Do Heat Pumps Work in Older Homes?
If you own one of the many older or historical homes in the greater Finger Lakes area, you may be looking for an efficient and cost-effective solution for heating and cooling. Old homes are often drafty and under-insulated, making heating and cooling a true challenge when it comes to efficiency and overall comfort. Plus, the systems in these homes are often also older, begging the question “do we remove the old system or do we keep it?”
One option to consider is a heat pump, which can provide both heating and cooling in one system, as well as potentially reduce your energy bills.
How a Heat Pump Works
A heat pump operates by transferring heat from one location to another. In the winter, it extracts heat from the outside air (even in the sub-freezing cold temperatures of the Finger Lakes) and moves it indoors to heat your home. In the summer, it does the opposite, removing heat from your home and transferring it outside to cool your living spaces. This process is accomplished through the use of refrigerant and coils within the system, and requires only electricity to provide efficient hot and cold air to your home, whenever you need it.
Why Consider a Heat Pump for an Older Home?
There are several reasons why a heat pump may be a good choice for both new homes and older homes alike.
Two In One
First and foremost, they can provide both heating and cooling in one system, which can save you money on installation and maintenance costs, as well as energy bills when compared to having separate systems for each.
To Duct, or not to Duct?
Secondly, older homes often have limited space for ductwork, which can make it difficult to install traditional central HVAC systems. Heat pumps, however, come in ductless configurations that can still be used for a whole home heating and cooling solution.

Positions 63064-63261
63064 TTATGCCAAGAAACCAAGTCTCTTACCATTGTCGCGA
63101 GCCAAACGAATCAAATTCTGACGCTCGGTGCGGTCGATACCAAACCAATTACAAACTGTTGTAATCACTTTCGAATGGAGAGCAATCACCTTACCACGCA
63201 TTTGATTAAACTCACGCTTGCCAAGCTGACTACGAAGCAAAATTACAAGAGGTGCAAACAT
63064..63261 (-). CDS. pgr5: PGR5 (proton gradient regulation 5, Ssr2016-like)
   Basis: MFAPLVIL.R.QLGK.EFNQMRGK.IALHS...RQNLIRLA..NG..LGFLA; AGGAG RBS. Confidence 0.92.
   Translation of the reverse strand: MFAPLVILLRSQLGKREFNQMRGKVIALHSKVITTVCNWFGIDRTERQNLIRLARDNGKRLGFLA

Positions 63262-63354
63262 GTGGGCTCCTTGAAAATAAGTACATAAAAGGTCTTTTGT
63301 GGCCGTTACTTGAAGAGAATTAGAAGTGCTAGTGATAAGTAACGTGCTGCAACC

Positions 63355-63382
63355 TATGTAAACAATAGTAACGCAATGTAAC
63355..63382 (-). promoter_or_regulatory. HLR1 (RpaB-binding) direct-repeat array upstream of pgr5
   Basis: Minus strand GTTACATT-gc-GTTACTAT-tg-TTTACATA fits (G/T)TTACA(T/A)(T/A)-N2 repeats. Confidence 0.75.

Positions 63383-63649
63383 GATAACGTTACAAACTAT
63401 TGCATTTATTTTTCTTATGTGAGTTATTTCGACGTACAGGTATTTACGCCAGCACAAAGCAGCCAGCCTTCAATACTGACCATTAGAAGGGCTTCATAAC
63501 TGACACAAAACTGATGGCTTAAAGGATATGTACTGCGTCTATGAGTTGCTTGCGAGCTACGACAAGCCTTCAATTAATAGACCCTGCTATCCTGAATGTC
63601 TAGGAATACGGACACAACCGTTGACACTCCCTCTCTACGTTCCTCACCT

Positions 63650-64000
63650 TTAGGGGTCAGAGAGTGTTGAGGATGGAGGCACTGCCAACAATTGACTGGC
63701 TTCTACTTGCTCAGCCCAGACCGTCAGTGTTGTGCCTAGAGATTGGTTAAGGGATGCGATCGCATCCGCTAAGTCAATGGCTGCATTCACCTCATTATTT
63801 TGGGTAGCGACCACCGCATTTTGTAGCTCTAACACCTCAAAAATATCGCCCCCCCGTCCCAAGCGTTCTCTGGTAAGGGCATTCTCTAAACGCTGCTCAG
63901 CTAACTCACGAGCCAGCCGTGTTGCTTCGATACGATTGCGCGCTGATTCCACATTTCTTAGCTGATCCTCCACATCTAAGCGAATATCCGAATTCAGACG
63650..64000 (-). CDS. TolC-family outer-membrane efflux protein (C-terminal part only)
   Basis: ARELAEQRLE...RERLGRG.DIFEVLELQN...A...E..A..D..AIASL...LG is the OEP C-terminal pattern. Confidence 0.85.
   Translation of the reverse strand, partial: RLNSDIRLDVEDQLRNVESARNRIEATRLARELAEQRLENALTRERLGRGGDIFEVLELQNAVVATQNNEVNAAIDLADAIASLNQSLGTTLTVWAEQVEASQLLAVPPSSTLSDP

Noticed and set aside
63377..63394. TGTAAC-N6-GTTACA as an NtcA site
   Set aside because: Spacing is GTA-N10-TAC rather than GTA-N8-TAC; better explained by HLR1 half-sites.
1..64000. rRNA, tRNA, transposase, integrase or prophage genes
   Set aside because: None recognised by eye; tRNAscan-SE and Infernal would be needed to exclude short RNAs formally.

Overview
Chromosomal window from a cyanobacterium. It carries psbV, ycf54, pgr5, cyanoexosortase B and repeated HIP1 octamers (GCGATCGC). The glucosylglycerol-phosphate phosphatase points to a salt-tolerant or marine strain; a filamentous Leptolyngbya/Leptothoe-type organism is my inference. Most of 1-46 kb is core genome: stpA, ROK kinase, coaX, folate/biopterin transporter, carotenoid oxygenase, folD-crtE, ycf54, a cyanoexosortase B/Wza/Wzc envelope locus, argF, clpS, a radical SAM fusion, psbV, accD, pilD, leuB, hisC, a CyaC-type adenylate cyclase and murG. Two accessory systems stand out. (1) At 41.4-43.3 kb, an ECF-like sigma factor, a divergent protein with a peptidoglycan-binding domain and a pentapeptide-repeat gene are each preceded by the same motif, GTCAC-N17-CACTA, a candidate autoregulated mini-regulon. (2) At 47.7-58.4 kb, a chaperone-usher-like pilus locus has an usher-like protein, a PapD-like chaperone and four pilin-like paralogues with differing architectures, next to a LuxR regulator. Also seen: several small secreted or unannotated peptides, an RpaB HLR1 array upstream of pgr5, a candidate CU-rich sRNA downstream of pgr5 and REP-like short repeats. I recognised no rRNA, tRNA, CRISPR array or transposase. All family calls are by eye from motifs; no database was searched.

Comfort for Less
Thirdly, heat pumps are highly efficient, meaning they can potentially reduce your energy bills compared to other heating and cooling systems. This is especially important in older homes, which may have poor insulation and other inefficiencies that can drive up energy costs.
Start The Transition Away from Fossil Fuels
Finally, heat pumps are environmentally friendly, as they do not rely on fossil fuels like oil or gas to heat your home. Instead, they rely on electricity, which can be generated from renewable sources like wind or solar power. This is becoming more and more important, as natural gas and oil become more expensive and harder to secure.
Choosing the Right Heat Pump for Your Home
It's important to choose the right system for your needs. There are two main types of heat pumps to consider: air-source heat pumps and ground-source (or geothermal) heat pumps.
Air-source heat pumps are the most common type of heat pump and are typically less expensive to install. Ground-source heat pumps extract heat from the ground and transfer it indoors. While they are more expensive to install, they are also more efficient and can potentially save you more money in the long run.
While you are considering an upgrade to your heating and cooling system, you may want to also consider adding insulation and sealing air leaks in your home. This will maximize the efficiency of your new heat pump system and greatly improve the overall comfort of your entire home.
Call Halco for Heat Pump Installation in Syracuse, Ithaca, and Rochester
How you heat and cool your home will determine how much energy your home needs, and how much you will pay to keep it comfortable throughout all four seasons. Schedule heat pump installation near you when you call Halco Energy Services, and replace both the air conditioner and furnace in your Finger Lakes area home. Or, use a ductless mini split air conditioning system to supplement your existing HVAC, and get that hard to reach room its own comfort controls! Whatever your home heating and cooling needs, Halco is here to find the most efficient way to upgrade your overall comfort.